Welp, my re-arrival to the 1-3-1 Sports team has come a day early. Lucky you.
I was just working on some Super Bowl musings (Was my original plan of re-arriving) when I stumbled across the quote, “Titus Young can’t be traded,” or something like that. Don’t quote me. It was a tweet from Dave Birkett, go look it up for yourself if you need all of the facts. (@davebirkett) Man, I am a journalistic integrity machine.
Anyways, I read that and thought, “Hm. I’ve been hearing this a lot lately, and I don’t think I agree with it.” So, I decided to sort of analyze this statement from a statistical standpoint. (I get it, it’s the off field stuff. I’ll get there.)
The theory was simple enough, a 7th round draft pick is presumably the least valuable player (or soon to be player) that Titus Young could be traded for. An average 7th round pick is worth about nine points according to the NFL Draft Point Value Chart. (Pictured below) I realize no-name practice players could be considered less valuable than 7th round picks, and there could be an argument there, but it would be arguing over semantics at that point.
(neat point chart!)
So, the common thought about Titus Young is that he is untradeable and any value he had was squashed to bits when he went on his Twitter and dared the Lions to cut him. (I wish I could link to this, but I can’t figure it out on this fancy new system we’re using.) By saying this (Young is untradeable) people are saying they would rather draft a player in the 7th round than have Titus Young on their team. It is a fair statement to make, and most people probably agree with it because nobody wants a diva receiver who seems to make more trouble than plays. I, (again) lucky for you, am here to argue that point.
To start I went back and looked at the 7th round (including all compensatory picks) of the last two drafts and I picked out all of the receivers that were taken and what their career stats were. Next, I looked up Titus Young’s career stats and I compared them. The results for this were as follows.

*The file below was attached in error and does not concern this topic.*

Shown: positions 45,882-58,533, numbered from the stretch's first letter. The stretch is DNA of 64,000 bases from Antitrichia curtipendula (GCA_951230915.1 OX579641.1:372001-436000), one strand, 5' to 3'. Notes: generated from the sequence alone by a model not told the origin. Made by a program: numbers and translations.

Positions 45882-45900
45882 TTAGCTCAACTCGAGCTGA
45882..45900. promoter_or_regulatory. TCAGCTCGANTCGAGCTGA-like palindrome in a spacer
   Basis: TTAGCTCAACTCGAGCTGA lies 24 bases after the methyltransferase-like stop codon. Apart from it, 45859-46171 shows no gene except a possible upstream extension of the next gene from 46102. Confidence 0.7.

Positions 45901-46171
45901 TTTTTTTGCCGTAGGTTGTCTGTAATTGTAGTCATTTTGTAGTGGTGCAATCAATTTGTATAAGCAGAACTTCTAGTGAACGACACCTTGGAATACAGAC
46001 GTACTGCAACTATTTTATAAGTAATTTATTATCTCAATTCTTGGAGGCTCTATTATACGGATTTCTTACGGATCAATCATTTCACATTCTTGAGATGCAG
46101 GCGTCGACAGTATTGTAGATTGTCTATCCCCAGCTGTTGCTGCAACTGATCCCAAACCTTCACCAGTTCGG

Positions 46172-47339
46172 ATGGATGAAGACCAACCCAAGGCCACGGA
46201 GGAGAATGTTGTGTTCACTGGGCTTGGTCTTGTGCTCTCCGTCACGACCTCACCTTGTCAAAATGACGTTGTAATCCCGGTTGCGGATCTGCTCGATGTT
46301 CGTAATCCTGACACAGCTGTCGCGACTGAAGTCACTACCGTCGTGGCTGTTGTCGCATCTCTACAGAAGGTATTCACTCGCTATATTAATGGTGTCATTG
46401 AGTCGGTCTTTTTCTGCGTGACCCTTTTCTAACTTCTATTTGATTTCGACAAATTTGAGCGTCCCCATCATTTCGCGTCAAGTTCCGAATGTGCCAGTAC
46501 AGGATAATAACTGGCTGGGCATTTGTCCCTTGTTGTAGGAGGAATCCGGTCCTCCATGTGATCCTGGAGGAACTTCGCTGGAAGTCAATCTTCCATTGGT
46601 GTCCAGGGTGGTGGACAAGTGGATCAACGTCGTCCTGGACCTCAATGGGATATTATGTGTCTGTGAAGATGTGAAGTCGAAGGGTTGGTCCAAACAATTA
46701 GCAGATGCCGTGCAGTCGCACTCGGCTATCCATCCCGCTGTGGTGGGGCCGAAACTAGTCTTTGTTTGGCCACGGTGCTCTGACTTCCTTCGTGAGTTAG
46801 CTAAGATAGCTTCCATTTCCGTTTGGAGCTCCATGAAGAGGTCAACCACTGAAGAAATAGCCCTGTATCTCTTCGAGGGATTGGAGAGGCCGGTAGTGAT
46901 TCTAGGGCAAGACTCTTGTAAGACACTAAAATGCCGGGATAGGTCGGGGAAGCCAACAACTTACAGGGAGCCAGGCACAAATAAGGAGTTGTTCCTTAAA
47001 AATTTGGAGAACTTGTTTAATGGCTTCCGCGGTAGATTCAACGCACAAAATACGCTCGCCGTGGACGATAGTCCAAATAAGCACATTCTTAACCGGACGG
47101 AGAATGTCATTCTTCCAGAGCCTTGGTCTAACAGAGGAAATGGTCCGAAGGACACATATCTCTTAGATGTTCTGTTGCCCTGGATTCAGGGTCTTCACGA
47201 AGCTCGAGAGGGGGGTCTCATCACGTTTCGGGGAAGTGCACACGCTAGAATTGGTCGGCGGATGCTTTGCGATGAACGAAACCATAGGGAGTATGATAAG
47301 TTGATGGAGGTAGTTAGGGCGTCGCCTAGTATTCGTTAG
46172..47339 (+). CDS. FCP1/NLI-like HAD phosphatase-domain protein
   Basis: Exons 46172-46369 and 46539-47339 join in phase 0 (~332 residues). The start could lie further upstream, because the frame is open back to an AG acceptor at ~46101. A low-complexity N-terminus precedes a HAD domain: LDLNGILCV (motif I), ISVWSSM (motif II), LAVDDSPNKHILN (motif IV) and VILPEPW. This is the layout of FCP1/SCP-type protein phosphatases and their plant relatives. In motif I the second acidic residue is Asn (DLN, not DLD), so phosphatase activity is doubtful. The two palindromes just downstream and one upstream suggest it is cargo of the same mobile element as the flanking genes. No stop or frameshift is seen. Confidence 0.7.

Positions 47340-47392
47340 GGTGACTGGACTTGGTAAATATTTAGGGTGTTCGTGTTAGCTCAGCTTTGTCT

2012 NFL Draft – Five receivers taken in the 7th round. 15 catches for 195 yards.
2011 NFL Draft – Four receivers taken in the 7th round. 19 catches for 215 yards and one touchdown.
7th round receivers total – 34 catches for 410 yards and one touchdown.
Titus Young Sr. (lol…sr.) – 81 catches for 990 yards and ten touchdowns.
Obviously, the numbers aren’t even close, and I didn’t expect them to be. I also don’t think this a totally fair data set either. Young was a 2nd round pick so a pretty high level of production is expected. To counter this I added another draft.
2010 NFL draft – Three receivers taken in the 7th round. 20 catches for 208 yards. I must also note that Marc Mariani was taken in the 7th round of this draft and has three career return touchdowns for Tennessee.
New 7th rounders total – 54 catches 618 yards and four total touchdowns, three of which came from one guy on punt/kick returns.
Young’s unchanged totals – 81 catches for 990 yards and ten touchdowns
Still. Not. Close.
I then decided I would do this until the 7th round players actually passed Young’s numbers. It didn’t take long, because next up was the 2009 NFL draft, which I am now declaring the greatest 7th round for receivers ever. Eight receivers were taken in the round, highlighted by Julian Edelman and Sammie Stroughter (Don’t google him, he’s on Tampa Bay). Edelman’s career numbers (four seasons) are 69 catches for 714 yards and four touchdowns. He also does a good bit of returning and has three career return touchdowns. Stroughter came in with a 60-639-1 line, which, you know, isn’t really awful. The other six receivers combined for 39 catches for about 500 yards and two touchdowns. This has all been done over four seasons, mind you.